Danish Canadian Museum Advent Calendar - December 11th 2020
Yule had a strong connection to Odin for the Vikings. During this time of year, you could watch the God of Gods fly through the night sky, paying visits to people in their homes. Often depicted as old, wise, and fatherly, Odin would fly across the sky on Sleipner, his eight-legged horse (Eight reindeer anyone? Sorry Rudolph - you were a couple centuries later, but we still love you!). Sound familiar? Many people think that Odin is, in fact, the original Santa Claus. The Dutch later took on the Norse tradition and made him into Santa Claus, or Sinterklaas, as they call him. It was Saint Nicholas, however (who is entirely unrelated to Norse mythology), that perfected Santa Claus into what he is today - the giver of gifts for the good. So, is it fate and destiny that perhaps the stories of Vikings could have created both an iconic person in Santa Claus and a delicious pastry called Kringle, that just happens to show up in his name? We are not sure, but this bit of trivia will probably earn you some points in your families get togethers!!
With the weather turning colder and the holidays just around the corner, we hope that everyone will love learning and looking at Danish and Viking heritage for the Christmas traditions with there families that many have loved for generations, and we know that many of our members have and enjoy the same traditions. They tell us about their families who came from Denmark and how they long for the same Danish pastries that their parents and grandparents used to make. Or, they say that they used to live in the Denmark or family that used to live in Denmark and want to reconnect with their roots, and our museum and saga cafe gives them that opportunity.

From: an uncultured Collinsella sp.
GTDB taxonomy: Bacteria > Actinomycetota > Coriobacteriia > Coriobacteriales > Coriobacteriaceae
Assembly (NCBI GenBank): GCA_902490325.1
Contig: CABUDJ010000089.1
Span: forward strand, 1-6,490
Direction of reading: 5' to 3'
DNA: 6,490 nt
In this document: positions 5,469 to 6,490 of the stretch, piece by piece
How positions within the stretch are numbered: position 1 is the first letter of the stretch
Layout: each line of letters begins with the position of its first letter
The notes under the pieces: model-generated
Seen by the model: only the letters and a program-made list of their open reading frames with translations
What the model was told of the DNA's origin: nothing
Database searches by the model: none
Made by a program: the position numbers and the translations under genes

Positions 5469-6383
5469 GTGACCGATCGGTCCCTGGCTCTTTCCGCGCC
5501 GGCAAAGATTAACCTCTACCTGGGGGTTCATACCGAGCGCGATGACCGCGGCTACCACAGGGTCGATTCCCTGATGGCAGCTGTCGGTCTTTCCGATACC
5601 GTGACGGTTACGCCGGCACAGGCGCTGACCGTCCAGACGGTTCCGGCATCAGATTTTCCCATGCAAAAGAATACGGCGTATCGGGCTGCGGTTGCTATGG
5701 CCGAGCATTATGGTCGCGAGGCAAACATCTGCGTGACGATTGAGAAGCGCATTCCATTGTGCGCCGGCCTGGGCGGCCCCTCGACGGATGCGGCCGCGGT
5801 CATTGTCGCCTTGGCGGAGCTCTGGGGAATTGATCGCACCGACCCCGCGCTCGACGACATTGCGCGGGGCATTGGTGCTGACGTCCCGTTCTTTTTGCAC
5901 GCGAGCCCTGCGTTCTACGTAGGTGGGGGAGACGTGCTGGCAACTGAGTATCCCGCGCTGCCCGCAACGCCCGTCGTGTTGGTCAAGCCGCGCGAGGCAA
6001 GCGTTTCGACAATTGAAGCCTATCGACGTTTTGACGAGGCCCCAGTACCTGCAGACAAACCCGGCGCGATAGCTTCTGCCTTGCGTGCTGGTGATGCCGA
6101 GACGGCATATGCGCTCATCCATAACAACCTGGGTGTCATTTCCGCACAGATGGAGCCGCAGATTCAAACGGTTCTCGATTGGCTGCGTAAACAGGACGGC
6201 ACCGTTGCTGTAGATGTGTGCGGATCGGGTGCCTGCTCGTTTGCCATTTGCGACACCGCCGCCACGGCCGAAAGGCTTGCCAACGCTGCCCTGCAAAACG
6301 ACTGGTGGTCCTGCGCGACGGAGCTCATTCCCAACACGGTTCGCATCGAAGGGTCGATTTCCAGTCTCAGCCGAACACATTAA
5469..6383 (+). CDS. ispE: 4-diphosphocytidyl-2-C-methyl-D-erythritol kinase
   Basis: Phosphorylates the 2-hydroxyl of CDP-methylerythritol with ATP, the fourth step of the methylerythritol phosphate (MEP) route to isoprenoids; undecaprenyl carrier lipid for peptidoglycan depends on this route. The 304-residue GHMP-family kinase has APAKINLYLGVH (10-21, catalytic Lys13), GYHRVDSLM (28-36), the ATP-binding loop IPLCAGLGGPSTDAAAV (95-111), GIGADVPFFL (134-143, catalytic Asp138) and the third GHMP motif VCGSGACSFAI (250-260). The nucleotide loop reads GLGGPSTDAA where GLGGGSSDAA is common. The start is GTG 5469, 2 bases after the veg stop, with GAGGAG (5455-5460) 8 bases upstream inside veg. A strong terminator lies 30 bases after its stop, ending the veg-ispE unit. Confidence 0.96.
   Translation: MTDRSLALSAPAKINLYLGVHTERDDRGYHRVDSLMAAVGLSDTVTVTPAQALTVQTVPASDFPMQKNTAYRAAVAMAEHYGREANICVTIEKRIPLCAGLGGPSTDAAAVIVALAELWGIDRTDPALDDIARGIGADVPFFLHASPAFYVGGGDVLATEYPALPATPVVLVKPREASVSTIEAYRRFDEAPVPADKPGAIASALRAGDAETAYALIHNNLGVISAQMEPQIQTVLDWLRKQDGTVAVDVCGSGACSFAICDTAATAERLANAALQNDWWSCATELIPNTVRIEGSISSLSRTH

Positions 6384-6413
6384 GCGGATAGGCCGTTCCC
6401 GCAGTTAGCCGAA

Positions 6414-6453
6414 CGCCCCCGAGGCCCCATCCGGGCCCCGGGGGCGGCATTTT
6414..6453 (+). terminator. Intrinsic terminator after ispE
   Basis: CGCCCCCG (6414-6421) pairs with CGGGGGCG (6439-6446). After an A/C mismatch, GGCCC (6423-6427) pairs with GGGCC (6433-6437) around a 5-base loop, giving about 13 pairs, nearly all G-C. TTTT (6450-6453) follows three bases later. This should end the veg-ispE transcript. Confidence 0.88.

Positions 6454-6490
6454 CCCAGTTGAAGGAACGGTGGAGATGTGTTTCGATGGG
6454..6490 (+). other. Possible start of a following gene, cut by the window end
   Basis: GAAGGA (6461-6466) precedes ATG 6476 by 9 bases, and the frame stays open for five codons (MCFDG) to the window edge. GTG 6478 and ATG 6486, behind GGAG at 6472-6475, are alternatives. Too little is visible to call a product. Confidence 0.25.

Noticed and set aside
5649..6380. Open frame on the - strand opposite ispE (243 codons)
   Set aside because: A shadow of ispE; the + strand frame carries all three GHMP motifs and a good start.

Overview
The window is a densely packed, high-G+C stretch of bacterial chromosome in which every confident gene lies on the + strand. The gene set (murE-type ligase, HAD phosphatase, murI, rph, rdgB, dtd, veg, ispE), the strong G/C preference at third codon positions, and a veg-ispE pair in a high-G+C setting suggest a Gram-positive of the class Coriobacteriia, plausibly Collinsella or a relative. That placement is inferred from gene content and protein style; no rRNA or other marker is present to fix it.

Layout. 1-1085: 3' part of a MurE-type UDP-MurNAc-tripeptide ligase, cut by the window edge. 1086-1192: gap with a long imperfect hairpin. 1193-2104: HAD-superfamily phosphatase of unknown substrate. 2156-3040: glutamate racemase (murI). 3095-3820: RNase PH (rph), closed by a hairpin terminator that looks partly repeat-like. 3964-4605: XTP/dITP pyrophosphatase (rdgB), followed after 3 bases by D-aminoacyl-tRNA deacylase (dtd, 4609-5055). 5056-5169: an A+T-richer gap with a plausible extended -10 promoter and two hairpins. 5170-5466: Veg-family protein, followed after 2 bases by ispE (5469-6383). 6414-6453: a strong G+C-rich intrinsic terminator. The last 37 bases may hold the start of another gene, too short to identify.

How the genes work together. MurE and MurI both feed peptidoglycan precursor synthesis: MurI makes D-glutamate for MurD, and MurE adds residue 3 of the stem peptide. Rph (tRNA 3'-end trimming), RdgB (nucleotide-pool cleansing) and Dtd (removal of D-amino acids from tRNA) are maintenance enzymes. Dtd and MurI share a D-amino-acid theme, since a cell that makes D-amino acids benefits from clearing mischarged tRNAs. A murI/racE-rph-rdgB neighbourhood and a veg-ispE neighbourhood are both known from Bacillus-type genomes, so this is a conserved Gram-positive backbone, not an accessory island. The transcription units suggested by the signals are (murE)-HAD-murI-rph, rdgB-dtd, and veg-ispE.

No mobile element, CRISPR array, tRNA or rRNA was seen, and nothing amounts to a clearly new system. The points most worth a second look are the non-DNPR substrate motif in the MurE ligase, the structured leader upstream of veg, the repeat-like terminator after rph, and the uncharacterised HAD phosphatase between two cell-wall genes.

We have many different members and guests with wide variety of preferences, but two things are certain: first of all, we always strive to bring a taste of hygge for guests and members throughout the country, and second, that everyone of us has a fondness for their Christmas traditions. At the museum, we love them too - especially how they remind us of our family and the many years that we all gathered to celebrate the holidays.
Another extremely popular Danish Christmas dessert is the Kringle, our best-loved bakery item I'd say it ties with Wienerbrod. When it comes to Danish sweets, nothing is better loved than the Kringle. As the Vikings explored distant lands, they discovered many gorgeous cities, but like many of us have learned, they found out there is nothing like home at Christmas. We have created a special Kringle flavors in honor of a classic Danish tradition -
The difference between Wienerbrod and Kringle is the manner in which the butter is added. Now in Wienerbrod it is laminated between the dough layers, in Kringle the dough itself is a mix of puff pastry and pie crust, in the layering and yeast is like wienerbrod the butter is mixed into the dough at the very beginning of the process. Saying this DO NOT over handle the Kringle dough! Less is more to create the flaky crispy delicate cake.